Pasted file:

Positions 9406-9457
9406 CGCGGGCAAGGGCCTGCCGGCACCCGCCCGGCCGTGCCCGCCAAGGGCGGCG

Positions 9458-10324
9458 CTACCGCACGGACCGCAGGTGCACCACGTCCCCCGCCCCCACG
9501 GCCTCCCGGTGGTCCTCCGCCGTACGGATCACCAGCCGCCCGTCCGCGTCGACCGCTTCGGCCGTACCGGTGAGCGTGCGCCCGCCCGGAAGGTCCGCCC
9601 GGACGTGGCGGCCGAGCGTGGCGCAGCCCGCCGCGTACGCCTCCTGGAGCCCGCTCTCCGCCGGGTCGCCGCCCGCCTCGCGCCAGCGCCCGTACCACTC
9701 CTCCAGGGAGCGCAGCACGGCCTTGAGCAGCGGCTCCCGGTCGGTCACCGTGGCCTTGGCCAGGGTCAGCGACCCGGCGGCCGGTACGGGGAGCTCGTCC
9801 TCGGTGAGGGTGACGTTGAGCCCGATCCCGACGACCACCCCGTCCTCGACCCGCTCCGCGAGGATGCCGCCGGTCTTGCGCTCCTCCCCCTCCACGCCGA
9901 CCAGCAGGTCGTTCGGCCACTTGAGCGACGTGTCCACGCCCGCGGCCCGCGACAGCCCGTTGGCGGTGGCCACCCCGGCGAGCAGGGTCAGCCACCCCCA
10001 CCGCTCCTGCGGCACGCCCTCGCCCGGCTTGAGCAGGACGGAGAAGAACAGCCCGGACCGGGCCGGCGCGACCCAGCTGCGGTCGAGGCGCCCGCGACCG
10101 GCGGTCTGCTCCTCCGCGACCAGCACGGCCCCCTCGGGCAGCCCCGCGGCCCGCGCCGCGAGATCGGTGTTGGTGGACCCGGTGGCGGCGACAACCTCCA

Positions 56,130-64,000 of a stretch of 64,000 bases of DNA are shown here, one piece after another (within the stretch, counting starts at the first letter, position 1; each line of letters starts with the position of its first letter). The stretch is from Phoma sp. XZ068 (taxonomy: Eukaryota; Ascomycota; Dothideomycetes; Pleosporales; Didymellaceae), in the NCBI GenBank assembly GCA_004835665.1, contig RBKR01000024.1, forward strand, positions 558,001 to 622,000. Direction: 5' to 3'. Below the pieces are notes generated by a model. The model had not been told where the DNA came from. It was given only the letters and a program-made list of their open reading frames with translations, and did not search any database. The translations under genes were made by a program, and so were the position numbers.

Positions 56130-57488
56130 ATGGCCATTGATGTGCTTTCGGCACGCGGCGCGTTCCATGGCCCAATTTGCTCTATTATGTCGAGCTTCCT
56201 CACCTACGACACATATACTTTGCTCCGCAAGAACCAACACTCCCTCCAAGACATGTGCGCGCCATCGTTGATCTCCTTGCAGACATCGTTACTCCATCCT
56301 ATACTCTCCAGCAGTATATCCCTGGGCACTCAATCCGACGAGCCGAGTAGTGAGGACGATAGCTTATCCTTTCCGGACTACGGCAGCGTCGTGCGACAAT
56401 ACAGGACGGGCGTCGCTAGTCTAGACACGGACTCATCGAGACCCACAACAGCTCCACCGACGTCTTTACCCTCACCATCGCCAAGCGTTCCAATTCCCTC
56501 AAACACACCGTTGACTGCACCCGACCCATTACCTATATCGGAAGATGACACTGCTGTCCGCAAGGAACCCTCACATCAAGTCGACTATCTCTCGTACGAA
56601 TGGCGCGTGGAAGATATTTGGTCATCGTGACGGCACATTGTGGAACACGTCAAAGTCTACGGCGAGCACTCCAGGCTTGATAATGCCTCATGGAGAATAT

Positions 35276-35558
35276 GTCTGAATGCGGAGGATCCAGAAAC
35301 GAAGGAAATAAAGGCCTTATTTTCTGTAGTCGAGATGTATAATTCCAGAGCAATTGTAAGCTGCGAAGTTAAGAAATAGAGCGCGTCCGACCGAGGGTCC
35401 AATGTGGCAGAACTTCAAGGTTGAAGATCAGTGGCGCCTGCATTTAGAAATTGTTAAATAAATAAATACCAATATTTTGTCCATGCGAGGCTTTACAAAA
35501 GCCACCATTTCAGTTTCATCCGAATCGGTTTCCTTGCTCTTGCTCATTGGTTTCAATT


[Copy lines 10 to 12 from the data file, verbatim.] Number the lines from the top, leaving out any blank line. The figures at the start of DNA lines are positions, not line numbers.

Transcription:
10001 CCGCTCCTGCGGCACGCCCTCGCCCGGCTTGAGCAGGACGGAGAAGAACAGCCCGGACCGGGCCGGCGCGACCCAGCTGCGGTCGAGGCGCCCGCGACCG
10101 GCGGTCTGCTCCTCCGCGACCAGCACGGCCCCCTCGGGCAGCCCCGCGGCCCGCGCCGCGAGATCGGTGTTGGTGGACCCGGTGGCGGCGACAACCTCCA

Positions 56,130-64,000 of a stretch of 64,000 bases of DNA are shown here, one piece after another (within the stretch, counting starts at the first letter, position 1; each line of letters starts with the position of its first letter). The stretch is from Phoma sp. XZ068 (taxonomy: Eukaryota; Ascomycota; Dothideomycetes; Pleosporales; Didymellaceae), in the NCBI GenBank assembly GCA_004835665.1, contig RBKR01000024.1, forward strand, positions 558,001 to 622,000. Direction: 5' to 3'. Below the pieces are notes generated by a model. The model had not been told where the DNA came from. It was given only the letters and a program-made list of their open reading frames with translations, and did not search any database. The translations under genes were made by a program, and so were the position numbers.